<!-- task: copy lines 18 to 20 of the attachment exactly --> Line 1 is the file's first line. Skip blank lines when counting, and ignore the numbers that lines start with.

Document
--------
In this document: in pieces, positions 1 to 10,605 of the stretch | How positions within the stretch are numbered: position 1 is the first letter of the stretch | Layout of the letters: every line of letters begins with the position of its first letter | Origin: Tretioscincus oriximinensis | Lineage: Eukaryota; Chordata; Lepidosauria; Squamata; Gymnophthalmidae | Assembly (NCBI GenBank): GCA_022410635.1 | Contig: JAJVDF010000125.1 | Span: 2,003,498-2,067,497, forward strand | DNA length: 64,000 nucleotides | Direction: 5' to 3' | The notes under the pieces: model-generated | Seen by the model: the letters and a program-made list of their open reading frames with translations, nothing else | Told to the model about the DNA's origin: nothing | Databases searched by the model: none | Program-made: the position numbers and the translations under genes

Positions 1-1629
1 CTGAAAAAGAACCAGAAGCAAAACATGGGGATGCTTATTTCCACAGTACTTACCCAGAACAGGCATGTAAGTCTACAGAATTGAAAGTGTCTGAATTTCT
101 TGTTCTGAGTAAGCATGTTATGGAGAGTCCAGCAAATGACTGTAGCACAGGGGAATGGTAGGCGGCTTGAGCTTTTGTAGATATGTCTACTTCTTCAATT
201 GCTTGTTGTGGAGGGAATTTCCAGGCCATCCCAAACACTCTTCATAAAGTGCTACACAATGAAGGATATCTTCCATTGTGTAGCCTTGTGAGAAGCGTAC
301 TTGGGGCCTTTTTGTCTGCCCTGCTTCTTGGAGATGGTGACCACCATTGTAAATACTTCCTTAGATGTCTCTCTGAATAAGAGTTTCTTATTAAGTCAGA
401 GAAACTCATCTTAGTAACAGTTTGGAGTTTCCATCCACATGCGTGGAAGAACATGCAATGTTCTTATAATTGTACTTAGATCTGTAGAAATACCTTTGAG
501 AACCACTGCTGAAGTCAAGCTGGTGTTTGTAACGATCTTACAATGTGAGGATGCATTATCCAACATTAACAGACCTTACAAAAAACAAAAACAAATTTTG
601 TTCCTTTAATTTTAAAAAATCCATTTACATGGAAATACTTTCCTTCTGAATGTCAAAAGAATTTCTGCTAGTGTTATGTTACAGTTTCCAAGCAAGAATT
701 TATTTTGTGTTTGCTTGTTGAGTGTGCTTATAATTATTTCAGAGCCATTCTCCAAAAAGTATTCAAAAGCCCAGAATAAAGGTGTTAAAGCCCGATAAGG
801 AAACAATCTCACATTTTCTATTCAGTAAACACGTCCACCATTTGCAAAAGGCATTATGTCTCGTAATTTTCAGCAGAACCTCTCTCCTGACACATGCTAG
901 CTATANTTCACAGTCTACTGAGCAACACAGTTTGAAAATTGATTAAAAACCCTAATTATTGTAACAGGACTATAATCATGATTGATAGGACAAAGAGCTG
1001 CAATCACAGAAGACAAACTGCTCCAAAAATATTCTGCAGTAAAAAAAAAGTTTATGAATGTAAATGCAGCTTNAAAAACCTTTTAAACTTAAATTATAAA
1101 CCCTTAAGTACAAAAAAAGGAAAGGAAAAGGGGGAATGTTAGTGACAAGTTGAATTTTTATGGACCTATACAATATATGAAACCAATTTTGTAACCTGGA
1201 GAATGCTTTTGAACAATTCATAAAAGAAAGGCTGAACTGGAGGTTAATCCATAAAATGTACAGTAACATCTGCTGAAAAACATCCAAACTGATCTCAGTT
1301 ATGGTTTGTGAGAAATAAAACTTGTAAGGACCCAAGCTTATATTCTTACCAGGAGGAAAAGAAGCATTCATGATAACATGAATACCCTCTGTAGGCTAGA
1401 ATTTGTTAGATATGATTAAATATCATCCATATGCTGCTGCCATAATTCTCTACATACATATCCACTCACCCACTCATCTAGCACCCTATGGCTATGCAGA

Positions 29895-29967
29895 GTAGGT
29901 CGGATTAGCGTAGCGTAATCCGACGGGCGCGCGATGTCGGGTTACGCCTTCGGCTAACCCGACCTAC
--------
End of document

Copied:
Positions 29895-29967
29895 GTAGGT
29901 CGGATTAGCGTAGCGTAATCCGACGGGCGCGCGATGTCGGGTTACGCCTTCGGCTAACCCGACCTAC